If you’re new to growing vegetables in the Southwest, here are some guidelines and tips to help you get started right. There are four basic elements a garden needs – the secrets to it’s success – Earth, Air, Fire, and Water.
This should be your first consideration for your desert vegetable garden.
Choose a spot for your garden in full sun — that means at least 6 hours of direct sun in the middle of the day. This is especially important for “fruiting” crops like tomatoes, peppers and squash. The cool season leafy crops, like lettuce and spinach, will grow with just 3 or 4 hours of direct sun.
But (there is always a “but” in desert gardening) – remember that summer is coming. Afternoon shade can be helpful in the summer for Low Desert gardens (like Phoenix) and Middle Desert Gardens (Las Vegas, Tucson). You may need a shade cloth cover in summer if your garden is in full summer sun.
Next to sunshine, the most important factor in growing vegetables is healthy soil. Be sure the soil drains well (water doesn’t puddle after a rain). Most Southwest soils benefit from the addition of organic matter (OM in garden geek shorthand), especially compost. Organic matter improves drainage as well as water-holding capacity and provides some nutrients, too.
Raised Beds (Earth II)
Raised beds allow you to focus your soil-improvement efforts on just the soil in the beds. A raised bed also means less soil compaction, since you don’t walk in the beds. Drawbacks – they warm up faster and dry out sooner.
You can purchase raised beds, build your own from wood, stone, or simply stack some cinder blocks.
Containers (Earth III)
Most vegetables and herbs adapt well to growing in containers and many are attractive, too. Pot size and depth depends on what you plant in it. Rule of thumb, the pot should be as deep as the plant will be tall. Shallow pots, around a foot and a half deep are fine for most leafy vegetables, like lettuce, spinach, and chard. Go two feet for broccoli, beans, and Brussels sprouts. Tomatoes and peppers do best in pots two and a half feet deep, or greater. Likewise for squash and other pumpkin family members.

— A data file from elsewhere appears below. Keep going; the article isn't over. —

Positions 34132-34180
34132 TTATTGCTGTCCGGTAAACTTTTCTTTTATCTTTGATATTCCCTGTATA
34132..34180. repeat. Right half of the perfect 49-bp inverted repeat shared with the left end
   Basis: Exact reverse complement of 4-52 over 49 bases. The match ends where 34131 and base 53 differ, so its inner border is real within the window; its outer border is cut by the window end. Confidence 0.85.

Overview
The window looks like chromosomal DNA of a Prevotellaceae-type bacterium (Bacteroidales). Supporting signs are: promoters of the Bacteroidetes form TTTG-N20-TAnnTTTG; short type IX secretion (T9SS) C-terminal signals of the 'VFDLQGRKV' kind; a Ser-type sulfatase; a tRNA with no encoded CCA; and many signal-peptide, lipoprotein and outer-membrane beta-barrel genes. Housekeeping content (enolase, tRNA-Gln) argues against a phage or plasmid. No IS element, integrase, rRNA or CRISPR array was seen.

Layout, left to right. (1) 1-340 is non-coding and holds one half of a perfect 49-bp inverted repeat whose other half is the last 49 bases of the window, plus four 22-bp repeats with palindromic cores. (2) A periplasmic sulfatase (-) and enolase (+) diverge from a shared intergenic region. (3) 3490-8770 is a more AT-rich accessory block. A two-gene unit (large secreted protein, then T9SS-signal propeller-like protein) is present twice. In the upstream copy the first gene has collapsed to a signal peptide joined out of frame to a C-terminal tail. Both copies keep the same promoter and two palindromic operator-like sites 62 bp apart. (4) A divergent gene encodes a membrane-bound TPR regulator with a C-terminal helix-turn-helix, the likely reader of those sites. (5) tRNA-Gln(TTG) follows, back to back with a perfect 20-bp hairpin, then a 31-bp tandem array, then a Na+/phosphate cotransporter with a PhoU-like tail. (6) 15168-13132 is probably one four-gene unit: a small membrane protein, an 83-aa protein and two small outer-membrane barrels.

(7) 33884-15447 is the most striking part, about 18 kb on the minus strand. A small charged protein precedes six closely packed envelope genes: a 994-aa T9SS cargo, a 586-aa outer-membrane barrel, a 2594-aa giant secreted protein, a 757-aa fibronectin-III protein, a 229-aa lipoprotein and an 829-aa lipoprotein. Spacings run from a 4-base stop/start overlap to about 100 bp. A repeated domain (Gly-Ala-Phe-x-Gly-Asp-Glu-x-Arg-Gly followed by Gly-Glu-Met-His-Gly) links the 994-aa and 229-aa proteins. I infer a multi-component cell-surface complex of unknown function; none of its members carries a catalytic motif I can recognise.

You need a water supply that is close to the garden. Make sure it is easy to use. Planting on the far side of the driveway and having to coil the hose every day becomes tedious.
Soaker hoses and irrigation systems are nice but add to the cost of set up. Start simple.
Air movement is important for plant health. Plants grow stronger is they can sway in a gentle breeze. Wind is another matter. If you live in a windy area (Vail, Albuquerque) then you want to find a more protected site for your garden.
Combine All Four Elements for your Vegetables
Location, Location, Location
Choose a spot that’s as convenient as possible. You’ll want to visit your garden daily to check progress, water, harvest crops, and pull a weed or two. A site close to the kitchen door is great.
Where to Plant II
If you live in a neighborhood where javelina and bunnies frolic, plan your garden for behind a wall or fence. You may discover ground squirrels also, not to mention I now have a raccoon that visits twice a week. Yes – in Tucson. He is getting quite fat and I am getting quite annoyed. Oh horrors – maybe its a she raccoon and the stout form is because there are babies on the way!
It’s tempting to want to plant some of everything, but remember that a garden requires maintenance. It’s best to start small — say, a 4′ x 12′ raised bed. You can always add some containers or make the bed bigger.
Learn More about Southwest Vegetable Gardening
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More vegetable gardening in this book Southwest Fruit and Vegetable Gardening,written for Arizona, Nevada and New Mexico (Cool Springs Press)
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